Friday, February 1, 2002
1. SUMMER INTERN: THE APS WASHINGTON
OFFICE HAS AN OPENING.
We need a physics major with great writing skills and a genius IQ
to spend eight to ten weeks in Washington battling the forces of ignorance.
The starting date is negotiable, but we're inflexible on the genius
thing. Write firstname.lastname@example.org
for details. We'll need a resume, writing sample and two references
by March 29.
2. MISSILE-DEFENSE: SHIP-LAUNCHED
INTERCEPTOR HITS DUMMY TARGET.
Or was that, "dumb interceptor hits dumber target"? Missile defense
proponents crowed that we now have all the components of a national
missile shield. But an official quoted by AP said the test "wasn't
meant to determine if a ship-based interceptor could intercept an
enemy missile under realistic conditions." The target, after all,
had a homing beacon. To be part of a layered national defense, WN
was told, an interceptor would have to be at least twice as fast.
As one defense expert explained, "we're now closer to a missile-defense
shield to the extent that we're closer to the moon when we stand on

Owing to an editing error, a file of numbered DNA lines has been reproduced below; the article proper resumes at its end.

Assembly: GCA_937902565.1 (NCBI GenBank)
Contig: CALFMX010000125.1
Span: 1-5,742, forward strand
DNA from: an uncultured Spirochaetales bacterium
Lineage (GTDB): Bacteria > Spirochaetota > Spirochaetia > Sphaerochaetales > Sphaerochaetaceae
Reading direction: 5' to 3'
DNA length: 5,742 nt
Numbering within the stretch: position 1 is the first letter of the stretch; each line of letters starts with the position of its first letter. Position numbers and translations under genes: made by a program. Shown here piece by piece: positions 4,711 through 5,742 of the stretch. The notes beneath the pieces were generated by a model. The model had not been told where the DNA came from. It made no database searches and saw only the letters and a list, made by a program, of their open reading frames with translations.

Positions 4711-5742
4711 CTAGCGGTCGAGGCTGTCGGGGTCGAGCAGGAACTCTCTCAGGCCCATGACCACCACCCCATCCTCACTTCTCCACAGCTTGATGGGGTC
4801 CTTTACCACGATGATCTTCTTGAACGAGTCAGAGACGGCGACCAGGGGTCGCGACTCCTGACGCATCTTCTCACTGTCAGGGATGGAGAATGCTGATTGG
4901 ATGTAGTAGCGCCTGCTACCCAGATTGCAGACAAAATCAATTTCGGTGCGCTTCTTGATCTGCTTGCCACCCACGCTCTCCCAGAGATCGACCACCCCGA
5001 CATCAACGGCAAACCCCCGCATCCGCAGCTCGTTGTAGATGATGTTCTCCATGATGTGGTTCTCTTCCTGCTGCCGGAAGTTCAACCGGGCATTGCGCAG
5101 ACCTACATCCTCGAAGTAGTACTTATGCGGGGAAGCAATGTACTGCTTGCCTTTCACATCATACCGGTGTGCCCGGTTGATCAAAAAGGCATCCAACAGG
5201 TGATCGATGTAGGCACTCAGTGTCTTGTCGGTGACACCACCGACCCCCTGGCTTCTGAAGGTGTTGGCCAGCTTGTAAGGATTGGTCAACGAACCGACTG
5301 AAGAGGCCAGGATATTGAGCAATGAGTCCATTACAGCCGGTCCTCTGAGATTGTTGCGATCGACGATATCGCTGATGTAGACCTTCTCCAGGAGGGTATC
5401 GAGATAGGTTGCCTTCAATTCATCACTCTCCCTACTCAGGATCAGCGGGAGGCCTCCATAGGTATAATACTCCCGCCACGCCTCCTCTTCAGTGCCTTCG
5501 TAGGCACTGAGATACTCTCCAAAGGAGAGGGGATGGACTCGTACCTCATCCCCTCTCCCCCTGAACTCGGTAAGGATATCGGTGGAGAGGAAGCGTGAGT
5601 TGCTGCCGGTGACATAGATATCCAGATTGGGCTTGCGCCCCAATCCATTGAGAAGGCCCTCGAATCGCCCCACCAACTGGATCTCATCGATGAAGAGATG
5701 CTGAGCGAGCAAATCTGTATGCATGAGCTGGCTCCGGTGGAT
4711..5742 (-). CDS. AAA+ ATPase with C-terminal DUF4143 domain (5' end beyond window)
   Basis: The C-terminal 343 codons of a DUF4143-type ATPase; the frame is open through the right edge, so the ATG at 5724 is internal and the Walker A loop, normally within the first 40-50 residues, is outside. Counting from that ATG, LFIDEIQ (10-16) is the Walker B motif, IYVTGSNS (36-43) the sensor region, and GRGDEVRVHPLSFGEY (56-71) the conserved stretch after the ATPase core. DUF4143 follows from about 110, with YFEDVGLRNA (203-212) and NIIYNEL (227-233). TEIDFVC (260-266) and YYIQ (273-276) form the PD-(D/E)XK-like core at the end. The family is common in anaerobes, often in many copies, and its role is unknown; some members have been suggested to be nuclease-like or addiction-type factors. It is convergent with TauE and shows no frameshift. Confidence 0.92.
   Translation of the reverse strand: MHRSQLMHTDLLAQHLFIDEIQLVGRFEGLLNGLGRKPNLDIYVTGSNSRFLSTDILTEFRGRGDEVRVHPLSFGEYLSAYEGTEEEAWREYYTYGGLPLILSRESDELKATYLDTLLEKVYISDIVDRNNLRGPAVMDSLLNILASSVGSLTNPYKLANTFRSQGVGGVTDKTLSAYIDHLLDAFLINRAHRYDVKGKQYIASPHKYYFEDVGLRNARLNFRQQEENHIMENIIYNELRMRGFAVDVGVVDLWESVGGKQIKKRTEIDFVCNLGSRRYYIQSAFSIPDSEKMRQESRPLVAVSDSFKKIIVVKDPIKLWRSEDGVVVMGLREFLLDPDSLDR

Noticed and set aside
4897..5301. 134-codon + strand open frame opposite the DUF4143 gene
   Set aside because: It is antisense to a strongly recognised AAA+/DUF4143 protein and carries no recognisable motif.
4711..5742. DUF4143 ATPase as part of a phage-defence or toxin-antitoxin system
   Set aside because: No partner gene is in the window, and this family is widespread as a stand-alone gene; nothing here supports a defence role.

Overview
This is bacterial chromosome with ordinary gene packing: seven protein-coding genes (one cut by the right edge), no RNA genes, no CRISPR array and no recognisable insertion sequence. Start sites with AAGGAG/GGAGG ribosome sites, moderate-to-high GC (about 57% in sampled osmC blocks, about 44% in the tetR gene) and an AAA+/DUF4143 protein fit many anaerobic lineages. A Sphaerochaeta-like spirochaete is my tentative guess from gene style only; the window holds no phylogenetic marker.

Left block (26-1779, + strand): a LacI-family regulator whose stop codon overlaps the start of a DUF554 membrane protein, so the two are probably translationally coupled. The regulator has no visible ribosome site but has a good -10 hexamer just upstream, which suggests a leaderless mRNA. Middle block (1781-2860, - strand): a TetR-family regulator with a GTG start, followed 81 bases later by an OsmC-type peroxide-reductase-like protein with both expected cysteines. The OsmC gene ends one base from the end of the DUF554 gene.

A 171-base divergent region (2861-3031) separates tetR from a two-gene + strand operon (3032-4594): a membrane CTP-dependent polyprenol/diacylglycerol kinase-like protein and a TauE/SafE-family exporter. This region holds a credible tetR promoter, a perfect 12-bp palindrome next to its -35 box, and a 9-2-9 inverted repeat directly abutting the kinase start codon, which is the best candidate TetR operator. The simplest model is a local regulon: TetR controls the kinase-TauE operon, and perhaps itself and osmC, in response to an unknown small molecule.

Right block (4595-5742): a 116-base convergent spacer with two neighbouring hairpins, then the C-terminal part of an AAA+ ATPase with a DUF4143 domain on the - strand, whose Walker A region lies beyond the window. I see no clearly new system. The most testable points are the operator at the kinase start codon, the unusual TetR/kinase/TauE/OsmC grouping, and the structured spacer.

a step ladder."
3. ITER: A SECOND LOOK AT THE TURBULENT
John Marburger, President Bush's science advisor, thinks U.S. participation
in the International Thermonuclear Experimental Reactor should be
reconsidered. Congress directed DOE to pull out of the project three
years ago in the midst of disagreements over the site, escalating
costs, and scientific concerns that plasma turbulence would make ignition
impossible. However, the partners have since redesigned the device
to meet scientific objections, while scaling the cost down from $10B
to $4.2B. It still remains to be seen if agreement can be reached
on a site.
4. TERRORISM: COULD NUCLEAR POWER
PLANTS WITHSTAND 9-11 ATTACKS?
Maybe you saw it on 60-Minutes or the evening news: a film of a plane
crashing into a massive concrete wall. It disintegrates in a fireball,
but the wall is barely scratched. Hill staffers were shown the film
at an ASME briefing by R.E. Nickell, "an expert on nuclear power."
"Nuclear power structures," Nickell puffed, "are very rugged and robust."
The implications were obvious, and most American's breathed a little
easier. But it wasn't the wall of a containment dome. Paul Leventhal,
the President of the Nuclear Control Institute, points out that the
test, conducted by Sandia Labs in 1988, used a wall 12 feet thick
compared with 3.5 foot thick containment domes. The purpose of the
test was not to test the strength of the wall, but to measure the
impact forces. The wall, therefore, was designed to move, and was
displaced 6 feet by the impact. Wait, there's more, the plane was
a Phantom jet fighter weighing about 5% as much as a jumbo jet airliner.
Its fuel tanks were filled with water to measure "fuel" dispersion.
Sandia made no attempt to clear up the misleading reports.